Little materiel was on hand when Brigadier General Montgomery C. Meigs assumed responsibility in June, 1861. One of his first orders of business was to determine what the needs were, and in what order they should be supplied. As he noted in his records, “men must be clothed before they could fight.”


Outfitting and supplying the Union soldier from cap to boots, and everything in his haversack was a mammoth task, since clothing and personal items were easily lost or damaged.

Under Meigs’ administration, detailed records was collected with an eye toward providing the kinds of statistics needed. A uniform wore out in four months; thus three uniforms per year must be procured for each soldier. Shoes barely lasted two months, requiring millions of pairs to be furnished. As the Civil War dragged on, the sheer numbers of supplies needed were staggering.

And if that were not enough, Meigs needed to create some standardized warehousing for all those supplies.

Military Transportation During the Civil War


Huge warehousing facilities to store all the supplies also came under Meigs’ purview.

Unlike the Confederate Army which obtained most of its supplies close to home, the Union Army had to ship its necessities deep into enemy territory.

For General George B. McClellan’s Peninsula Campaign into Virginia during 1862, Meigs would supply a 100,000 man army. Six hundred tons of clothing, shoes, tents, blankets and sundries would be necessary every day.


Horses, mules and wagons were also a part of the Quartermaster’s realm – and that included the tons of forage needed to maintain the animals.

Providing the various wagons and animals for transportation also fell under Meigs’ control. In one year, 200,000 horses were procured for the cavalry, 20,000 for the artillery; more than 60,000 mules were purchased to haul supply wagons. Each horse and mule consumed nearly twenty-five pounds of forage daily. The Quartermaster records indicated that more than half the daily provisions shipped to the army in the field consisted of forage.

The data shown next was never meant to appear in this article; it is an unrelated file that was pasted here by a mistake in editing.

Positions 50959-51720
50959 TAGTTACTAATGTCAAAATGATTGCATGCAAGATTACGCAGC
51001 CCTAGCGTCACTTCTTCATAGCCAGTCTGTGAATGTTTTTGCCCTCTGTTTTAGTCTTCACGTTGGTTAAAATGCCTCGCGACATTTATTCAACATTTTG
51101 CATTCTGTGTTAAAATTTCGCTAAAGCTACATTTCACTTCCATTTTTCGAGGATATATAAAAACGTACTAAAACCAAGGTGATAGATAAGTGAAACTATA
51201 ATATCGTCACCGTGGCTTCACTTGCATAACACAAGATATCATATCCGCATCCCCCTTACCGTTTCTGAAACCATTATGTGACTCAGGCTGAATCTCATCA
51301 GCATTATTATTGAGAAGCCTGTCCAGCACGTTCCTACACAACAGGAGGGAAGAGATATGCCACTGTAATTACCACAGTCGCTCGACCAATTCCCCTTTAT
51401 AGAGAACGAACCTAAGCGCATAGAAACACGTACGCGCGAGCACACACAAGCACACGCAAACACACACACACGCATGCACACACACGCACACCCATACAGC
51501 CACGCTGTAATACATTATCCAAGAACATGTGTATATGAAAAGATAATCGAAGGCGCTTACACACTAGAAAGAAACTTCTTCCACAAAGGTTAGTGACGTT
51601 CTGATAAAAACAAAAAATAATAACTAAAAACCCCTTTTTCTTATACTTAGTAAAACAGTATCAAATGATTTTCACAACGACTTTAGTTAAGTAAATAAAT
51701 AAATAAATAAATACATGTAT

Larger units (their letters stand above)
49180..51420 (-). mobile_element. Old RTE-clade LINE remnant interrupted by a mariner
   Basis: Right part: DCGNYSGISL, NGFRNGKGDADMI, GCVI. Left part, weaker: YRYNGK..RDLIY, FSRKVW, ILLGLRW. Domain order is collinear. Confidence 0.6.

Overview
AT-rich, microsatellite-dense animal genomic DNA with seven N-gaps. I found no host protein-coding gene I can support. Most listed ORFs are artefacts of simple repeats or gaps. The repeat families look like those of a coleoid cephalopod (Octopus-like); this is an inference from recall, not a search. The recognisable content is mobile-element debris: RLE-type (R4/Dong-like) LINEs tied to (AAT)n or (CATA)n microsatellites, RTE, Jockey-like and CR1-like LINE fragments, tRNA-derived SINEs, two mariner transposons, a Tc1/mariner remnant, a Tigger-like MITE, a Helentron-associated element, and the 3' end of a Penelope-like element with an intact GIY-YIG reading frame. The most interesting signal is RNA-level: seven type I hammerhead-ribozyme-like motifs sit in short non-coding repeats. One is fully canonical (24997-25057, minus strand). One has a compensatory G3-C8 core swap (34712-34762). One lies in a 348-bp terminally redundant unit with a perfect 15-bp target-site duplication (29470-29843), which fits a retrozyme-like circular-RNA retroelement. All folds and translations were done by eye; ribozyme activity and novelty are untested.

Quartermaster General Meigs rose to the challenge of co-ordinating the efforts of private and public railroads. The department also organized a huge fleet of water transports, suitable for ocean, bay and river travel. Thousands upon thousands of wagons, plus the materiel for bridges, roads and infrastructure repair were also supplied.

The Quartermaster Department By the Numbers: 1865

Brigadier General Montgomers C. Meigs was the first government official in United States history with a budget of more than $1 billion.

A total of 3.5 million pairs of trousers, 3.7 million drawers and 3.2 million flannel shirts had been purchased and distributed.

The thirteen clerks of the Quartermaster Department in 1861 had grown to more than 650 by 1865.

At the end of the War, Senator James G. Blaine would comment that “Perhaps in the military history of the world there never was so large an amount of money disbursed upon the order of a single man … The aggregate sum could not have been less during the war than fifteen hundred million dollars, accurately vouched and accounted for to the last cent.”

Secretary of State William H. Seward’s estimate was “that without the services of this eminent soldier the national cause must have been lost or deeply imperiled.”


Henig, Gerald S. and Niderost, Eric – Civil War Firsts: The Legacies of America’s Bloodies Conflict, Stackpole Books, 2001

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Montgomery Meigs: Civil War Quartermaster